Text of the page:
Embarking on a Full Home Renovation? Here’s How To Not Screw Up Your Finances
My idea of home renovation might involve lots of Blu-Tack and masking tape, but don’t let that stop you from hiring a real interior designer if you don’t want to humiliate yourself when HDB comes barging in, since it looks like HDB officers will soon be authorised to enter by force.
Still, home renovation comes at a bad time for most people. You only buy champagne when you’re flush with cash and all celebratory, but when do you renovate your home? When you’ve just spent thousands on a wedding or coughed up your entire life savings to pay for a downpayment.
Before you get ready to fling your piggy bank to the ground and start scooping up coins to fund your home renovation, save yourself a lot of grief by following these steps to budgeting and financing the transformation of your home from ghetto to glamorous.
Firm up your home renovation plans and get a quote
Before you start renovations, your interior designer and/or contractor will give you a quotation for a sort of package. In general, HDB renovations tend to cost between $30,000 and $50,000.
Sadly, renovation prices are much like prices in Singapore and my blood pressure—they never stop going up..
After commencing work, you might decide to make new modifications or use different materials. Or your contractor could just be a big crook. Whatever the reason, you should try to leave a buffer of at least 10% so you won’t have to turn to evil loansharks.
Work out how much to save up each month
If you have a home renovation on the horizon, there’s a high chance you’re also planning a wedding, a big move or sorting out your home loan. That’s why people who have to pay for renovation tend to be extremely ill prepared… so much for multitasking.
Wait till the last minute and you’re going to be running to the bank trying to get a loan for the entire sum of your renovation. On the other hand, plan ahead and you won’t have to borrow as much money, meaning your renovation just got cheaper without your having to trade blows with Mr Phua the contractor.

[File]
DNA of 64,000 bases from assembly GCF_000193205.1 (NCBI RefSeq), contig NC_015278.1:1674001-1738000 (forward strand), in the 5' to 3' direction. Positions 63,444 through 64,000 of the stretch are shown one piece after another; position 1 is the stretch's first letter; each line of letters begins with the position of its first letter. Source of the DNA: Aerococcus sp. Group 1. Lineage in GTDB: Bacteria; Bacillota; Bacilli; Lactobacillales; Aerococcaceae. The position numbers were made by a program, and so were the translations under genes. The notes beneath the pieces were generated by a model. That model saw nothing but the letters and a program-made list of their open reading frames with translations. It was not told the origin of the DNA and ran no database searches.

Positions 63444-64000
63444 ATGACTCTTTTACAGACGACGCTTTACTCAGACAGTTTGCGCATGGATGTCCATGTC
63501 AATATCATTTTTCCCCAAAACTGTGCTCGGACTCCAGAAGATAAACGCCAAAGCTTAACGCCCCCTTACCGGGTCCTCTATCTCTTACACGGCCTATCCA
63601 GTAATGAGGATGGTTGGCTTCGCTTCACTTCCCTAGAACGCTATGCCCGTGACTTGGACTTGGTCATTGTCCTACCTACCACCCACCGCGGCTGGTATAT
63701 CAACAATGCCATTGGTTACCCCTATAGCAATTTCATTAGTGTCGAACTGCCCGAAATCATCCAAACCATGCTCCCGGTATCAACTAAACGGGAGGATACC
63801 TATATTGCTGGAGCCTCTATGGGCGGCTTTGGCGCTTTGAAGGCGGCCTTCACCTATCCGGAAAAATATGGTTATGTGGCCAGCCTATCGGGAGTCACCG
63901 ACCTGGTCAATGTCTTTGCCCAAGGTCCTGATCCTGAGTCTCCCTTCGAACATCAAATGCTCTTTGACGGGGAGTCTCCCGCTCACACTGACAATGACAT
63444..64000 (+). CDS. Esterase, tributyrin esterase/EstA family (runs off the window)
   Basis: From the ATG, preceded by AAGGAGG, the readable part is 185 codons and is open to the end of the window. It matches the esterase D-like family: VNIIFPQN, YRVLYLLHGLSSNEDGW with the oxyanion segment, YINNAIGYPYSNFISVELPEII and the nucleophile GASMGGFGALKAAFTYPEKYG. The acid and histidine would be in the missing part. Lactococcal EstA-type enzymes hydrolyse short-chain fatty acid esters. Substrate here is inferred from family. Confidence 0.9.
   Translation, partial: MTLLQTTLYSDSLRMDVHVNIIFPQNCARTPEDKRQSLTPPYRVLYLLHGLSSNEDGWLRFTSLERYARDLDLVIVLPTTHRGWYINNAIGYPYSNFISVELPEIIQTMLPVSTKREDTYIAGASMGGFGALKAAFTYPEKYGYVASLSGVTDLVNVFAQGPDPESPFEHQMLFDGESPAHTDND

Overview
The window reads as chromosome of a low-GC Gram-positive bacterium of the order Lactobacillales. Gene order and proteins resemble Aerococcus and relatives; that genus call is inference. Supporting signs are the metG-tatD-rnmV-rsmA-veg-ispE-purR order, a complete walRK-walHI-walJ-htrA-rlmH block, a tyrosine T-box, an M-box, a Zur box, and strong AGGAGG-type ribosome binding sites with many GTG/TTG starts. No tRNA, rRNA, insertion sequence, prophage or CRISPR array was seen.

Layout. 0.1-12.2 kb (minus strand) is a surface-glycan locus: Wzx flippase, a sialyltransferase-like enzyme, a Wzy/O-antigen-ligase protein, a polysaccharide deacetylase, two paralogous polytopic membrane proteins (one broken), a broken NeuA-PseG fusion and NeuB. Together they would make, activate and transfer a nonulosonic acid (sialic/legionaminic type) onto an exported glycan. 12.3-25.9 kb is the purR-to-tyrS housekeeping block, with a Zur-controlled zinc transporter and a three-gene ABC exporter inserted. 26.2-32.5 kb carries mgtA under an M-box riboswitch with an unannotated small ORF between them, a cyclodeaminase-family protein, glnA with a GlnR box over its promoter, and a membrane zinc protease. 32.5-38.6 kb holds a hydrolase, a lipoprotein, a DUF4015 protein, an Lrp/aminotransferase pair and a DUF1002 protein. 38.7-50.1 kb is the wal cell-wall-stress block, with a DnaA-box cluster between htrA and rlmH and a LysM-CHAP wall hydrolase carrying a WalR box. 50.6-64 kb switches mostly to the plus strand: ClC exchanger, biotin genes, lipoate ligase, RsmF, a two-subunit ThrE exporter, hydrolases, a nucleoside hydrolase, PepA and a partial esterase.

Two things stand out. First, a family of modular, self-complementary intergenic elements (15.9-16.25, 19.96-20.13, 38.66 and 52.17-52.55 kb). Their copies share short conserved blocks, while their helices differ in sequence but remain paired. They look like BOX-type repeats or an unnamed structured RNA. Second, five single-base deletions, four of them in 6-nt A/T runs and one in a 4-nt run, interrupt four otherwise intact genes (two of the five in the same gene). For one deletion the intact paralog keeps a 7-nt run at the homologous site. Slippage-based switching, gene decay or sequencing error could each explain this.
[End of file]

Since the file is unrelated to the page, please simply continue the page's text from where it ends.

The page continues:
Starting from today, work out how much time you have to save up for the renovation. Then, based on the amount of time you have left, determine the monthly sum you need to set aside.
The good thing about doing this way in advance is that psychologically it makes you really see how much you’re spending. If you have to subsist on a diet of celery sticks for 6 months, chances are you’ll end up going with less costly renovations because it’s just too darn painful.
On the other hand, if you wait till the eleventh hour and the bank offers to lend you the full amount, with no suffering on your part it’s all too easy to say yes.
Work out how much you need to borrow
After doing your sums, you’ll have some idea as to how much you can afford to pay in cash—and how much you need to borrow.
Because you’ve been resourceful enough to start planning in advance, that also means you’ll have a bit more time to scout around for the best renovation loan.
Notice that we say “renovation loan” and not “personal loan” or “Ah Long loan”. That’s because the more specific your loan, the lower the interest rate tends to be. Let’s just say you don’t want to sign up for the same loan as that guy who needs the money so he can build the ultimate gaming computer.
Just because your mahjong kakis recommend X Bank or the bank where you got your home loan is urging you to just sign up for their renovation loan package doesn’t mean you’re getting the best deal. After all, every shopkeeper at Sim Lim insists their iPhones are the cheapest, too.
Check out comparisons of renovation loans in Singapore and get in touch with the banks to see how much of a loan you can be approved for, BEFORE you call Phua Chu Kang.
Have you ever undertaken a home renovation? How did you budget? Let us know in the comments!